By William Wolf

NEW YORK FILM FESTIVAL 2007 (III)  Send This Review to a Friend

The quality of the best films at the 2007 New York Film Festival outweighed the lesser ones, but there were disappointments as well as triumphs. Perhaps the most annoying of the lot that I experienced was the French film “Actresses,” a self-indulgent work directed by Valeria Bruni Tedeschi, who starred herself as a self-absorbed actress whose life is a mess and who can’t find peace of mind.

Tedeschi attempts something like Fellini did as a director in “8 ½” but without the ability to do more than drive one crazy with the character’s endless erratic behavior. The set-up involves Marcelline (Tedeschi), who is rehearsing for Turgenev’s play “A Month in the Country.” The film feels like a year in a theater. Admittedly, the director-actress is a striking screen presence, but in this outing the ego-tripping leads only to a wish that the whole thing would end.

Perhaps the most pretentious film of all was “I’m Not There,” Todd Haynes’ ambitious riff on the life and career of Bob Dylan. Six different actors play fictionalized versions of Dylan in assortment of settings and time frames, including Marcus Carl Franklin as a black “Dylan,” and even Cate Blanchett in one version.

The highly stylized film, which also stars Richard Gere, Heath Ledger, Ben Whishaw, Charlotte Gainsbourg, Julianne Moore and David Cross, has its moments, but seems to go on forever and tends to grow boring. One admires Haynes’ nerve and vision, but at times one may wish for a straightforward portrait of the real Bob Dylan.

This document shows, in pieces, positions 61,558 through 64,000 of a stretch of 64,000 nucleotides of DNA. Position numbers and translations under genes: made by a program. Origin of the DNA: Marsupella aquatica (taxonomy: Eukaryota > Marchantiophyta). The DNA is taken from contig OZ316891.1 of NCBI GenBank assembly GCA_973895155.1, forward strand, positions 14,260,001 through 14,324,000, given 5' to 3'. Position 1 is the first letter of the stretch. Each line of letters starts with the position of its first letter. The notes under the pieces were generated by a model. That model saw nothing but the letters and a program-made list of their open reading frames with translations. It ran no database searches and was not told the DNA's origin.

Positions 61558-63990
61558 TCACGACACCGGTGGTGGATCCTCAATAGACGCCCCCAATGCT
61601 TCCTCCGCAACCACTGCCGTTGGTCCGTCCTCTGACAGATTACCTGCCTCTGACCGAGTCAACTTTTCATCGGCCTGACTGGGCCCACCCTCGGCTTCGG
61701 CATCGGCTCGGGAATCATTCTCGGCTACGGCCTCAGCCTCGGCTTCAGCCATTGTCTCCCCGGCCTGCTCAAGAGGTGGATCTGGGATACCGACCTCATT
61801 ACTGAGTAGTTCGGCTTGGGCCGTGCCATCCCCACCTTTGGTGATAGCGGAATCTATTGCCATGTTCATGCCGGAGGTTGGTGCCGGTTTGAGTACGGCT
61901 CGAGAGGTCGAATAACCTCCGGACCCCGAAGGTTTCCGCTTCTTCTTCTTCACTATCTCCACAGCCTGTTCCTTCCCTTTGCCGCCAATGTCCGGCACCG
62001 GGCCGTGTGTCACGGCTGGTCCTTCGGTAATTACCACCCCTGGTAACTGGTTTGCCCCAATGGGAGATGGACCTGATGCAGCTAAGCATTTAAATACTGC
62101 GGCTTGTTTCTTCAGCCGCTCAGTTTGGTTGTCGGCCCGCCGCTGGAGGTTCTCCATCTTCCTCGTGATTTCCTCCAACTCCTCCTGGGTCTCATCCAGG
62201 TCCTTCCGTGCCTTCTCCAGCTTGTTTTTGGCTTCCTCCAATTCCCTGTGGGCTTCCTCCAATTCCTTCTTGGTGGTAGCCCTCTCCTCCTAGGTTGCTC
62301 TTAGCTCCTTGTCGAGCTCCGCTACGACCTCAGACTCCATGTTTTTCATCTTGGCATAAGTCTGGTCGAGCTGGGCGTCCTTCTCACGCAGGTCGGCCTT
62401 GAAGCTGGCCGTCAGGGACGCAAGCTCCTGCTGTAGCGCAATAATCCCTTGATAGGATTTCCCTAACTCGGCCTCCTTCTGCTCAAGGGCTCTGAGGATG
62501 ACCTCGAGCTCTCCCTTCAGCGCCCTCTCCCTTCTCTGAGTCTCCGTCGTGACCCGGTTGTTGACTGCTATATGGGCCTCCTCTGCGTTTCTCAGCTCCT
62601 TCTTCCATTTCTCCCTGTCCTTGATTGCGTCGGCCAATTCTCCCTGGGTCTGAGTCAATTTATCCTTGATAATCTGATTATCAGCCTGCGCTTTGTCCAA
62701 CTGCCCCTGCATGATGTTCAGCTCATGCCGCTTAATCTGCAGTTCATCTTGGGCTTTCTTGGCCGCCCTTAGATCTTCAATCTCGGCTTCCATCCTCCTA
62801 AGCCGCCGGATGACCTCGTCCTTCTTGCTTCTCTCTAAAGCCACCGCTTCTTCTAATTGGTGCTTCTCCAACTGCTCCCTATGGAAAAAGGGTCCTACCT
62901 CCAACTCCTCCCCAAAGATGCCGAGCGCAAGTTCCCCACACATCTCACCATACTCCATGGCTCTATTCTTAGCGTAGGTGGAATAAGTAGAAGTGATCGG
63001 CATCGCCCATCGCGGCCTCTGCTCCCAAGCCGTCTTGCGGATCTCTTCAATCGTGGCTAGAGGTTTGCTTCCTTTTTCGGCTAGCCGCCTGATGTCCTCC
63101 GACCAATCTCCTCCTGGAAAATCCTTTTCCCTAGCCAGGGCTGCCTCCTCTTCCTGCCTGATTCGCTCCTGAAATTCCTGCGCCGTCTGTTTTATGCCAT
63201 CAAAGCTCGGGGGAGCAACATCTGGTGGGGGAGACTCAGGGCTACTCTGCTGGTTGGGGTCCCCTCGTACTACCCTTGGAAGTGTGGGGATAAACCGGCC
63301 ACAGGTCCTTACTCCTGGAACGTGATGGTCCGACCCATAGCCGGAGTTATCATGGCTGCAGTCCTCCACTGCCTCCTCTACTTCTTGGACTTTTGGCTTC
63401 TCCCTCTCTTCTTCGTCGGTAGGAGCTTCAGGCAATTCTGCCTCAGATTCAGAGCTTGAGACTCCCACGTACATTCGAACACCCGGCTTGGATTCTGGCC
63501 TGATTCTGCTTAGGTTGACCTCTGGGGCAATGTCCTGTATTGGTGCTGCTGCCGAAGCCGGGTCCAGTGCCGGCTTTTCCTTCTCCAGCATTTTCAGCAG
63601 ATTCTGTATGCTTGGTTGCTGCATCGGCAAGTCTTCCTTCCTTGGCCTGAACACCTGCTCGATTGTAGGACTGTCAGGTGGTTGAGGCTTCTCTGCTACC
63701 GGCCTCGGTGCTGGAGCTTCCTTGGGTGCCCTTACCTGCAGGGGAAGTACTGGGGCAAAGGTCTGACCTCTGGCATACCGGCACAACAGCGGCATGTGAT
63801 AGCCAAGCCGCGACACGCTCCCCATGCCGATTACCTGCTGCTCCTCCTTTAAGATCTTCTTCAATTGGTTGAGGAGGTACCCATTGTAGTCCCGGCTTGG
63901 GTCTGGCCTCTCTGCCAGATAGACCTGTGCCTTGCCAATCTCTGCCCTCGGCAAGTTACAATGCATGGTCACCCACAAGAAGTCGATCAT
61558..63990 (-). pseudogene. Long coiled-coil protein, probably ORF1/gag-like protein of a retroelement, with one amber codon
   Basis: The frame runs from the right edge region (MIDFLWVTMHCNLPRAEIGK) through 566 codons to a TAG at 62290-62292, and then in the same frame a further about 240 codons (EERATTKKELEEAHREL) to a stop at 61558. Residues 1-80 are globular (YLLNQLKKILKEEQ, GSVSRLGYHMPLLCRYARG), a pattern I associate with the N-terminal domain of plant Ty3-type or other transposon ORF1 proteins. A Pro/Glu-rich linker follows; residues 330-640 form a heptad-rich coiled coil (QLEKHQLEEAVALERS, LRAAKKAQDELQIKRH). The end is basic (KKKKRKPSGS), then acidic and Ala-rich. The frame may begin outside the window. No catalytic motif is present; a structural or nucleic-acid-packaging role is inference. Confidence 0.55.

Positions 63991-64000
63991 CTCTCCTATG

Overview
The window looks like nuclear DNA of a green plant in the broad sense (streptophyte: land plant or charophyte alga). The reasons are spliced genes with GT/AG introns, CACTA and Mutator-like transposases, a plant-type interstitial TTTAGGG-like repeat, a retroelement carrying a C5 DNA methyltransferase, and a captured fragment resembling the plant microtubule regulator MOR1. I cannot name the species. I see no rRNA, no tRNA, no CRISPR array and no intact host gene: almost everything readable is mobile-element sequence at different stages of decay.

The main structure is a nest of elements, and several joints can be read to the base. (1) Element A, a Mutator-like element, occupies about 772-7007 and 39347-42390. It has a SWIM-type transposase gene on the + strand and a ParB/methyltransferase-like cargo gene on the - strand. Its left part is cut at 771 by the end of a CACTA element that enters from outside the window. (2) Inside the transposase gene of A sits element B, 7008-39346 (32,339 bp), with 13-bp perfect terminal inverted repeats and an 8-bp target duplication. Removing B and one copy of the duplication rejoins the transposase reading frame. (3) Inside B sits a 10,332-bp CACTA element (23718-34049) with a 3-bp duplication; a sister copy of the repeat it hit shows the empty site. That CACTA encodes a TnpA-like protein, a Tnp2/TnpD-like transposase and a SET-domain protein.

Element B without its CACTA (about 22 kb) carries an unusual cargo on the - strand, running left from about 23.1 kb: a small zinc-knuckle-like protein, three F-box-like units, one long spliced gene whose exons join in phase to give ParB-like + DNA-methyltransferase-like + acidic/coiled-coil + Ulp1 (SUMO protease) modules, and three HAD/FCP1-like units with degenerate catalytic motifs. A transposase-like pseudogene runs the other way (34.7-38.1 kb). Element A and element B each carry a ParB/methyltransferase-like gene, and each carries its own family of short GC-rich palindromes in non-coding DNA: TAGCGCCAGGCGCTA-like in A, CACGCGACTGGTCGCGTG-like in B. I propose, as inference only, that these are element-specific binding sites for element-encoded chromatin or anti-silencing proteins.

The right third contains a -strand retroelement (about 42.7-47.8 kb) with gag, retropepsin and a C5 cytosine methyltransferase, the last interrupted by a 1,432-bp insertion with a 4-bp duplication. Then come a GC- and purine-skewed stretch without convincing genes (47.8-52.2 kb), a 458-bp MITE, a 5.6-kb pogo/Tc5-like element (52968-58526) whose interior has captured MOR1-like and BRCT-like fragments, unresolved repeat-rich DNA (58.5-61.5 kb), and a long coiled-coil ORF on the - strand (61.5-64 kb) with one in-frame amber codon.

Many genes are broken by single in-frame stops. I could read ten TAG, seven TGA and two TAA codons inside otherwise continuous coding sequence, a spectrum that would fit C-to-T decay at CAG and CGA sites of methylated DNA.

A more accomplished but nonetheless problematical film was the Coen brothers’ “No Country for Old Men.” There’s no question that Joel and Ethan Coen know how to make a strong movie, as their past record shows. This time around they have opted for a modern (1980) western set in Texas, steeped in violence and based on the novel by Cormac McCarthy.

Javier Bardem makes a fearsome villain, a psychopath who kills for the amusement of it as he tries to get his hands on drug money that another has made off with. He is thoroughly wicked and not the sort you would want to meet in a dark alley or anywhere else. Bardem makes the most of the character, and his portrayal of Anton Chigurth should linger as one of the screen’s most memorable bad guys.

Tommy Lee Jones plays a sheriff about to retire—if he lives—and others include Josh Brolin Woody Harrelson and Kelly Macdonald. The story certainly holds one’s attention, but there is so much violence, some on screen, some off, that one may recoil from the tale even if hooked by the expertise of the filmmakers.

After it is over, one can acknowledge how well made the film is, and yet say “So What? Did we need this?”

“Margot at the Wedding” was another disappointment. Noah Baumbach’s film, nowhere near the quality of his “The Squid and the Whale,” is a comedy with serious overtones, in which successful writer Margo (Nicole Kidman) goes to the impending wedding of her sister Pauline (Jennifer Jason Leigh), whereupon all of the hostilities between them erupt, and the wedding plans are ruined.

Margot disapproves of Pauline’s desire to marry the Malcolm (Jack Black), a nonentity who loves Pauline, although he cheats on her. Margot is having her own troubles being a mother and finding a happy relationship. Baumbach works with a light touch, but the film itself is lightweight and the people are not very interesting despite the efforts of a good cast to make them worth watching.

Veteran French filmmaker Eric Rohmer, long a favorite of the New York Festival, was back with “The Romance of Astrée and Céladon,” based on Honoré d’Urfé’s 17th century novel, but the work is too precious by far, and the quaint tale involving hidden sexual identity grows tiresome. It all seems very silly even though Rohmer still knows how to make a film visually interesting.

The Festival’s opening night film, Wes Anderson’s “The Darjeeling Limited,” while not an unpleasant time-passer, was a rather weak choice for an opening night selection, but it did have the virtue of not passionately dividing audiences who gather at the opening to celebrate the Festival. (See review under Film)

  

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